All around me my beloved and admired friends are yearning to eat cilantro, watch Tarantino films, and make babies. I continue to feel love and admiration for my friends, but for cilantro, Tarantino, and babies—sorry, nothing.
 But really, isn’t it a bit tiresome to have to keep listening to these claims that nobody could possibly mean? Back in 2009, a Republican politician, Jon Kyl, claimed on the floor of the U.S. Senate that Planned Parenthood spends over 90 percent of its time performing abortions. When he was informed that the figure is actually closer to 3 percent, his spokesman circulated a written memo declaring that “his remark was not intended to be a factual statement.” (See http://www.politifact.com/truth-o-meter/statements/2011/apr/08/jon-kyl/jon-kyl-says-abortion-services-are-well-over-90-pe/, http://www.washingtonmonthly.com/archives/individual/2011_04/028869.php.) This is bad enough in politics, where one half-expects people to lie. But do we really have to accept, in academia, the defense that what Girard said (or what Lacan said, or what Derrida said) was “not intended to be a factual statement”?
 This is a popular simplification of Thales’s position. See Aristotle, Metaphysics, 983b68–11, for a more nuanced presentation.
 The first installment of the comic strip “Keeping up with the Joneses” saw the light of day in 1913.
 Here is a list I managed to assemble in about fifteen minutes: Saved by the Bell: The New Class, episode 63, “The Fallout,” December 2, 1995; Full House, episode 43, “Luck Be a Lady (1),” February 21, 1989; Buffy the Vampire Slayer, season 3, episode 9, “The Wish,” December 8, 1998; Frasier, season 11, episode 6, “I'm Listening,” October 28, 2003; The Big Bang Theory, season 2, episode 2, “The Codpiece Topology,” September 29, 2008. I am sure there are plenty more where those came from.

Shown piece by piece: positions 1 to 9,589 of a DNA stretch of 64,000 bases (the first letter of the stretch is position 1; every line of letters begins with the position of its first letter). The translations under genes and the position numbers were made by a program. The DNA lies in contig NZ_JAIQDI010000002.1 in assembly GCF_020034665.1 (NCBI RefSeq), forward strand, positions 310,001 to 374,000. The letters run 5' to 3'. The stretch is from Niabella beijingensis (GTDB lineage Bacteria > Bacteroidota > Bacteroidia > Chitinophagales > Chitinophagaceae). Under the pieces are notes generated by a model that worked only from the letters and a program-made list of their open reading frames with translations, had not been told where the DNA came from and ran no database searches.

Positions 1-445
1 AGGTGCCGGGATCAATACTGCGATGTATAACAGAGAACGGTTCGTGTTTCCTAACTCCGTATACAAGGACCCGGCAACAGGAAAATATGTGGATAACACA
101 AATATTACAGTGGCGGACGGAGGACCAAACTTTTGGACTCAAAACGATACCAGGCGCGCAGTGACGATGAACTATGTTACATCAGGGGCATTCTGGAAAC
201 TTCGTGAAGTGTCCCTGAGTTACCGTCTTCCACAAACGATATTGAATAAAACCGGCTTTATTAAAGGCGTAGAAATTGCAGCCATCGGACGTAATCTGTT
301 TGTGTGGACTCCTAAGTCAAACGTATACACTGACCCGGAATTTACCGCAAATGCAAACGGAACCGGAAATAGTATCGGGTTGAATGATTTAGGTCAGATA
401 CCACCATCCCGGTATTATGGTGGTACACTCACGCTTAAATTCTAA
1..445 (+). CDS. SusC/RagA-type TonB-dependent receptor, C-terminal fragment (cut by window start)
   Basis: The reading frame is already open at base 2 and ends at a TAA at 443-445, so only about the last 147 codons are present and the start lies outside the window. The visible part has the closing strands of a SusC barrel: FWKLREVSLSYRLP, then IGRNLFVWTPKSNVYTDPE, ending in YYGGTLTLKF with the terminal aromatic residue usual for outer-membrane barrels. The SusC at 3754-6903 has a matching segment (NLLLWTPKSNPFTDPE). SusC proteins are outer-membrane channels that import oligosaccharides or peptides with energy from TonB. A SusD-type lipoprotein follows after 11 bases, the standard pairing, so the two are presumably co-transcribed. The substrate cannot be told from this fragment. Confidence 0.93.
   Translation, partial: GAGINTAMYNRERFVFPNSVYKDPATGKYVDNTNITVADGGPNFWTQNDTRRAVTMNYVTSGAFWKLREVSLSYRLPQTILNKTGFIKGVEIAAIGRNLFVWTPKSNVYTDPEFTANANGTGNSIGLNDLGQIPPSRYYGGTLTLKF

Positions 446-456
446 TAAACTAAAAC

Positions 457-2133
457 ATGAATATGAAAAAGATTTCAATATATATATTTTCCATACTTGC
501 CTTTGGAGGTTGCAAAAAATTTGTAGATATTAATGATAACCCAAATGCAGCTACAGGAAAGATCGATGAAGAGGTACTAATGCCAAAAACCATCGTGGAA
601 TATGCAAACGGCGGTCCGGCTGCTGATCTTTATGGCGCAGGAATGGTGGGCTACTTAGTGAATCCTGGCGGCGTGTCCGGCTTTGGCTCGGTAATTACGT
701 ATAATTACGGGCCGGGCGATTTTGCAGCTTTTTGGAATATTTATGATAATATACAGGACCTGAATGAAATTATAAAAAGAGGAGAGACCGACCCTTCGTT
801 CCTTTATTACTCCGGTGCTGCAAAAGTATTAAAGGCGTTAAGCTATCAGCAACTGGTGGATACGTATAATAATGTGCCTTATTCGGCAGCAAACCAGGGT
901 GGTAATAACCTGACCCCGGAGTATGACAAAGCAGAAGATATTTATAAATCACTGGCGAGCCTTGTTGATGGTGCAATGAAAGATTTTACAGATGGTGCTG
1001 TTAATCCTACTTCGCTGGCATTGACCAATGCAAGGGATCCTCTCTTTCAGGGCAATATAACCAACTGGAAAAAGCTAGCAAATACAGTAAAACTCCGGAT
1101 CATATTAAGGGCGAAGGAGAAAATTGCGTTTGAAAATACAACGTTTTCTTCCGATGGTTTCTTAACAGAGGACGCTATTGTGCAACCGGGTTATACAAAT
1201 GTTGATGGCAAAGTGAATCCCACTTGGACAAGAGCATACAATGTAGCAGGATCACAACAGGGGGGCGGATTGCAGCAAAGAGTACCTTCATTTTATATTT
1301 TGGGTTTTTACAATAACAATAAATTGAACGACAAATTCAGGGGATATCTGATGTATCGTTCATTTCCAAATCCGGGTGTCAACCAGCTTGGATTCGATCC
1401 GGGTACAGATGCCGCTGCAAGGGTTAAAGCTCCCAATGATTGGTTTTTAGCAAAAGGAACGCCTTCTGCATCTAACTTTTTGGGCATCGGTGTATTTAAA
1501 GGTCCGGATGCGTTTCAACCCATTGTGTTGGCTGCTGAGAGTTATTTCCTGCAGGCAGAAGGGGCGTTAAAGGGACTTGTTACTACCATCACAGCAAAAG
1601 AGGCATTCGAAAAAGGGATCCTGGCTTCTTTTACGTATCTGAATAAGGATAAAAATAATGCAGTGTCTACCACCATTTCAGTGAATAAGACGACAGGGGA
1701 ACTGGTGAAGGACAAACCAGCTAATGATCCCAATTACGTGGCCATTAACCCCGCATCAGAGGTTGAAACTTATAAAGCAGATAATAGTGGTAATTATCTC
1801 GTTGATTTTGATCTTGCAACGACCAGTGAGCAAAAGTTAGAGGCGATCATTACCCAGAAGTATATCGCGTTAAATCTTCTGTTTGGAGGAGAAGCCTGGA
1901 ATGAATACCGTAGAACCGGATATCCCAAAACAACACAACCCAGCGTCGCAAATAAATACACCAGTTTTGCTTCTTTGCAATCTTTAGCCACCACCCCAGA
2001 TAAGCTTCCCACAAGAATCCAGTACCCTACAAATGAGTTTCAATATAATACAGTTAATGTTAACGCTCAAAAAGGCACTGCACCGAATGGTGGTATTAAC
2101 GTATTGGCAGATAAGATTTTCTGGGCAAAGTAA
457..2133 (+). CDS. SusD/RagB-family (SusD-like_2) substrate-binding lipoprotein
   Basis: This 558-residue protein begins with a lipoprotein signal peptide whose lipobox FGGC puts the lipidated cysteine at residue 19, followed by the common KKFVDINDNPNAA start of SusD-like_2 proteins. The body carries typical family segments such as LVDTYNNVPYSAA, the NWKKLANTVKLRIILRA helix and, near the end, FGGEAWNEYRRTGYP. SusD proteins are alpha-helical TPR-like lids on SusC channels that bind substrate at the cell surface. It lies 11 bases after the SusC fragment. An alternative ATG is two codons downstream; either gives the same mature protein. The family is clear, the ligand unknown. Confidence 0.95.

Alfred de Musset, On ne badine pas avec l’amour (Paris: Gallimard, 2010), act 3, scene 3. Charlotte Brontë deploys the same topos in Jane Eyre (1847): “I feigned courtship of Miss Ingram,” says Rochester, “because I wished to render you as madly in love with me as I was with you” (Jane Eyre [Cambridge: Cambridge University Press, 1996], 282).
 “Rien n’est si contagieux que l’exemple” (Maxime 230); “il y a des gens qui n’auraient jamais été amoureux s’ils n’avaient jamais entendu parler de l’amour” (Maxime 136). As Pommier notes (René Girard, 42), Girard never mentions La Rochefoucauld.
 In La chartreuse de Parme, the contrast is between Italy (largely spontaneous) and France (largely imitative); in Le rouge et le noir, the contrast is between Paris (largely imitative) and the provinces (largely spontaneous). “In Paris Julien’s relations with Mme de Renal would swiftly have been simplified; but in Paris love is born of fiction. The young tutor and his shy mistress would have found the explanation of their situation in three or four novels, or even in some couplets from the Gymnase. The novels would have outlined for them the parts to play, showed them the model to imitate; and sooner or later, although with no pleasure, perhaps reluctantly, vanity would have forced Julien to follow the model” (Stendhal, The Red and the Black, trans. Roger Gard [London: Penguin, 2002], 46–47). As in Musset, so in Stendhal we find again the familiar motif of A (Julien) trying to elicit jealousy in B (Mathilde) thanks to a feigned interest in C (the maréchale de Fervaques). That, however, does not mean that Stendhal agrees with Girard. On the contrary, Stendhal draws a clear distinction—unlike Girard, who actually faults him for it (DDN, 20)—between a good kind of desire (authentic) and a bad kind (inauthentic). This is an eminently sensible position, and cause for regret that the Imitatio foundation picked Girard, and not Stendhal, as its focus of interest. But there it is: in our field, sensible positions attract none of the attention.
 I am grateful to Thomas Pavel for this reference.
 Gordon W. Allport, The Nature of Prejudice (Cambridge, MA: Addison-Wesley, 1954); Kenneth Burke, Permanence and Change: An Anatomy of Purpose (1935; Berkeley and Los Angeles: University of California Press, 1984), 14–17; Sigmund Freud, Civilization and Its Discontents, trans. James Strachey (1930; New York: Norton, 1989), 72. “It is always possible,” Freud writes here, “to bind together a considerable number of people in love, so long as there are other people left over to receive the manifestations of their aggressiveness.”